The survey of attitudes around this iconic stretch of water was commissioned by the Hauraki Gulf Forum. It revealed that 84% of those surveyed support planting all waterways leading into the Gulf, re-establishing lost shellfish-beds and reefs and banning dredging and bottom-trawling. Around three quarters of those asked support making 30% of the Park marine protected areas and banning marine dumping. Two thirds support the use of customary practices such as rāhui and joint mana whenua and community co-managed Ahu Moana areas.
Pippa Coom is Hauraki Gulf Forum Co-Chair. She said: “The numbers are off the charts. [They] represent a massive swing in favour of strong, ambitious action.”
The Hauraki Gulf Marine Park was established in 2000. It covers more than 1.2 million hectares of sea, including more than 50 islands. The park was established to achieve “integrated management” of the area. It included the establishment of the Hauraki Gulf Forum. Its role is to facilitate coordination and recognition of the special relationship tangata whenua have with the Gulf.
But successive State of our Gulf reports from the Forum have detailed the areas’ continued decline and degradation. Decades of destructive fishing methods have reduced estimated fish numbers to half what they were in 1925. Vast areas of seabed have been denuded of life. Dredging and trawling have left vast underwater wastelands. Only about 14% of the historic trevally population survives. 17% of the snapper. 14% of the sharks. 3% of the dolphins.
Change is underway. The Forum has been re-invigorated. The draft Hauraki Gulf Fisheries Plan has been created. It’s part of the Government’s proposed measures for “Revitalising the Gulf”. But the current proposals allow bottom trawling in as yet undefined ‘trawl corridors’. It suggests the existing scallop dredging can continue.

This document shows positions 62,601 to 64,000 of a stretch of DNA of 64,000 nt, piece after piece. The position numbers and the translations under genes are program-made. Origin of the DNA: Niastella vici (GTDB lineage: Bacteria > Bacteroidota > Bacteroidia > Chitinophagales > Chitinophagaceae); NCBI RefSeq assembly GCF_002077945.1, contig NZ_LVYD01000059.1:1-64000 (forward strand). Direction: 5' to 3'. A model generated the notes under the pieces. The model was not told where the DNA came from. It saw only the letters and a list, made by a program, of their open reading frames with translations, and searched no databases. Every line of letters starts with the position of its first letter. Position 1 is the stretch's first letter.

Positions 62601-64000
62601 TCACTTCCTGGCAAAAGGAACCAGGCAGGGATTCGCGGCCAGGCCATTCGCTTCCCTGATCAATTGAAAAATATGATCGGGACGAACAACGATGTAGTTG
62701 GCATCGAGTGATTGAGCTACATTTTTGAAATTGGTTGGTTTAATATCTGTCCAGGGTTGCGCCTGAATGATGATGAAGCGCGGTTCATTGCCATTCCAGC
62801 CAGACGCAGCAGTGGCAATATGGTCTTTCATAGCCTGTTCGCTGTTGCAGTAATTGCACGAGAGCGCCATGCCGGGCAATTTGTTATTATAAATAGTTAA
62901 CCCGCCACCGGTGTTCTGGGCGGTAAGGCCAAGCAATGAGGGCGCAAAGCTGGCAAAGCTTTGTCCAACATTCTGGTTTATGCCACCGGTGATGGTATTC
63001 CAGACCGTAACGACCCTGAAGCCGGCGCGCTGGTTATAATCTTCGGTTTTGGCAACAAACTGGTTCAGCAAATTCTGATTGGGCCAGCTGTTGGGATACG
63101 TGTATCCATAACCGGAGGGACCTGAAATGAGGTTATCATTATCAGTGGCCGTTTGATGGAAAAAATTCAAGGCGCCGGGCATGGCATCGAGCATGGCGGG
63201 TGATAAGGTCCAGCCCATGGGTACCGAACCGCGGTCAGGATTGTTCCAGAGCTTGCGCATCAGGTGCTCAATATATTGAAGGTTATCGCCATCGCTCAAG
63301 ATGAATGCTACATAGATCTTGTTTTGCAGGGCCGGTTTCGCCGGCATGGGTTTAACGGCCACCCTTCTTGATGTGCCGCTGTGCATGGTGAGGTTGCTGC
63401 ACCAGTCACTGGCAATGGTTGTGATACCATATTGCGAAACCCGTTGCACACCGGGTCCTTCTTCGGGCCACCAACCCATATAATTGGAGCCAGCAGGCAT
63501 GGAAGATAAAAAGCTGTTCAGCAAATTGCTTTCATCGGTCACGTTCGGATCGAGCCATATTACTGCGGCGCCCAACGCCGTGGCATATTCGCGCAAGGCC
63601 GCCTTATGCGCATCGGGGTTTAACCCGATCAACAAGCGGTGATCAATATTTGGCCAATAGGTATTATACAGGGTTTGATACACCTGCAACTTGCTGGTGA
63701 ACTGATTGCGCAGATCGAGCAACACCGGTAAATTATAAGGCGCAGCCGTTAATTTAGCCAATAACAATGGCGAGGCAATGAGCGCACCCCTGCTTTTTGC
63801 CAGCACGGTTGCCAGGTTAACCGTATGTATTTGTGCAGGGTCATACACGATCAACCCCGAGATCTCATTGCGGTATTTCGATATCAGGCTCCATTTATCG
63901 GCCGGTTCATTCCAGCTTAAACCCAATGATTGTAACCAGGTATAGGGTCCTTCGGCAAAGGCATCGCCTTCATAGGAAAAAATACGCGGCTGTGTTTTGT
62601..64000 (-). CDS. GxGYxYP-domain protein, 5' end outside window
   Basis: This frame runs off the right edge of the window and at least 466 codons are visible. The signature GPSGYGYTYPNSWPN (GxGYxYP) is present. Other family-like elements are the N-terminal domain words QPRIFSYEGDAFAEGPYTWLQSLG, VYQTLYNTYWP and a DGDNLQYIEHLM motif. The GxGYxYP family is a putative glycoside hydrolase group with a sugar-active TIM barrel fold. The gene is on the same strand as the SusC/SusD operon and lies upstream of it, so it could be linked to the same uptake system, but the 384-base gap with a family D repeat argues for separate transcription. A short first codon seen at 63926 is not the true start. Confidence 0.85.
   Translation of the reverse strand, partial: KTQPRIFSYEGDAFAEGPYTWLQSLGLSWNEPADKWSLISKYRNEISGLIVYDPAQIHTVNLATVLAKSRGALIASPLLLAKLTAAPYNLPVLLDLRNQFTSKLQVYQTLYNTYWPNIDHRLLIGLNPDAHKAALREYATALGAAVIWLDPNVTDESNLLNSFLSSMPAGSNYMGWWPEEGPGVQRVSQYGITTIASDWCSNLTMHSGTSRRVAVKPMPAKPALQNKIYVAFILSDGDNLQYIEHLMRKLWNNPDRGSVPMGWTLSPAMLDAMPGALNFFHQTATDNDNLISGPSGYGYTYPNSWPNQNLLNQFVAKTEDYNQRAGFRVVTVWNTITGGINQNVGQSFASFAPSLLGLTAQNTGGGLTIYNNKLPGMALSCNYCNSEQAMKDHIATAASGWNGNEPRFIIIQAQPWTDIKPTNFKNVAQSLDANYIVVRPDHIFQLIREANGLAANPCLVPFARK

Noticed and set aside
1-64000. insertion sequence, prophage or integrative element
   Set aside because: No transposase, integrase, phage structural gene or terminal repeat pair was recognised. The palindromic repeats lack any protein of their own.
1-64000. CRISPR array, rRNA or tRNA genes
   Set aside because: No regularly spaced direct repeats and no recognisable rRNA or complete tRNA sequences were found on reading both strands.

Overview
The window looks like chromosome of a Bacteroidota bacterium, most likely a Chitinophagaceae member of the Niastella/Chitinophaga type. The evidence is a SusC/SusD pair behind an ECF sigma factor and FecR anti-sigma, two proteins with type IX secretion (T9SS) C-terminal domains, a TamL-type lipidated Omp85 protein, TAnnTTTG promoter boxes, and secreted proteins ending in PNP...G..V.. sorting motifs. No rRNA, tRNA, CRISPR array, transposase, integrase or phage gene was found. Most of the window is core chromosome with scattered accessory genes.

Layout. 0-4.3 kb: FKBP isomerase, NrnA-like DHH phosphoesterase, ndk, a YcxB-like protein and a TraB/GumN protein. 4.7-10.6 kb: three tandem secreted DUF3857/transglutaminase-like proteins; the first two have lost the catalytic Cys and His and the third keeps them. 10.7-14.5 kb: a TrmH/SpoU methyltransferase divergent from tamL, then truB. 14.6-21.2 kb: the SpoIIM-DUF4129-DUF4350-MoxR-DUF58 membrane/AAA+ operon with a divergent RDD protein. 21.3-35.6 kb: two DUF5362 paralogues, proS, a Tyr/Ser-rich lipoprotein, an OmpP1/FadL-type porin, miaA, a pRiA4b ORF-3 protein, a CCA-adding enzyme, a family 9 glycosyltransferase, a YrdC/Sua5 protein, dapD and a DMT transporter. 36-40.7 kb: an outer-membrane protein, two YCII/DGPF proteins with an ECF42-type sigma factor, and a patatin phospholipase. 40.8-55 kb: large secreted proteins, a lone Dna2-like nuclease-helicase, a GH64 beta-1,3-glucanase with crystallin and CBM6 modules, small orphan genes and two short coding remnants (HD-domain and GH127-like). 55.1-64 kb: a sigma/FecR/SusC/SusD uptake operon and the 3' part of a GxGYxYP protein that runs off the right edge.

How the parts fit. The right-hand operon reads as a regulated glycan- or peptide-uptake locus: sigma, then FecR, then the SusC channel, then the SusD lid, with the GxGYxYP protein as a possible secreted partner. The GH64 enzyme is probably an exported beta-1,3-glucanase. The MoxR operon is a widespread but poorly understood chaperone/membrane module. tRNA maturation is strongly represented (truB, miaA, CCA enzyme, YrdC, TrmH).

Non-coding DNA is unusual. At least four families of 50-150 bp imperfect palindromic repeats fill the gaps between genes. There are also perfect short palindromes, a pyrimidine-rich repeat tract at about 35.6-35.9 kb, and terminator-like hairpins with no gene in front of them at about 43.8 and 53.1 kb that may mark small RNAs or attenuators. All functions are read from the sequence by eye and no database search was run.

SBN founder and CEO Rachel Brown is joining the Forum, and public opinion, in calling for this to be ruled out.
“We’ve had decades of neglect in Auckland’s big blue backyard,” she says. “It’s clear that most people agree it’s way past time for the Government to step up. Tikapa Moana was once a natural taonga to rival the Great Barrier Reef. Its current condition is a national disgrace.”
SBN is currently rounding off an initial three year programme of work in the Gulf with financial support from Foundation North. This has tackled sediment, plastic and heavy metal pollution. It’s also worked to create more space for a Te ao Māori-basis for relationships with the awa.
“One of the most exciting things we’ve seen is that business concern and appetite for action mirrors the aspirations captured in this survey,” says Rachel.
SBN is now working closely with the Forum, the Department of Conservation, Auckland Council and others to ramp up action. This includes the Network’s Million Metres Streams Project. This is now in its seventh year. It has supported 14 waterway planting projects to restore 21.6 kilometres of waterway in the Gulf catchment with more than 45,000 native plants and trees. The Network is also managing a $5million investment from the Government’s Jobs for Nature Programme administered by the Department of Conservation. This is providing short term paid employment to jump start work and careers around waterway and landscape restoration.
Most recently SBN has secured a further $1million from the Fund to help kick start work on the ground in The Te Whakaoranga o te Puhinui Strategy. This is led by Waiohua Iwi, Eke Panuku and Healthy Waters. It’s supported by Auckland Council, The Southern Initiative, Manurewa and Ōtara-Papatoetoe Local Boards and Kāinga Ora. This aims to restore the mauri of both the Puhinui Stream catchment and its people, providing a model of positive flow on effects for the Gulf.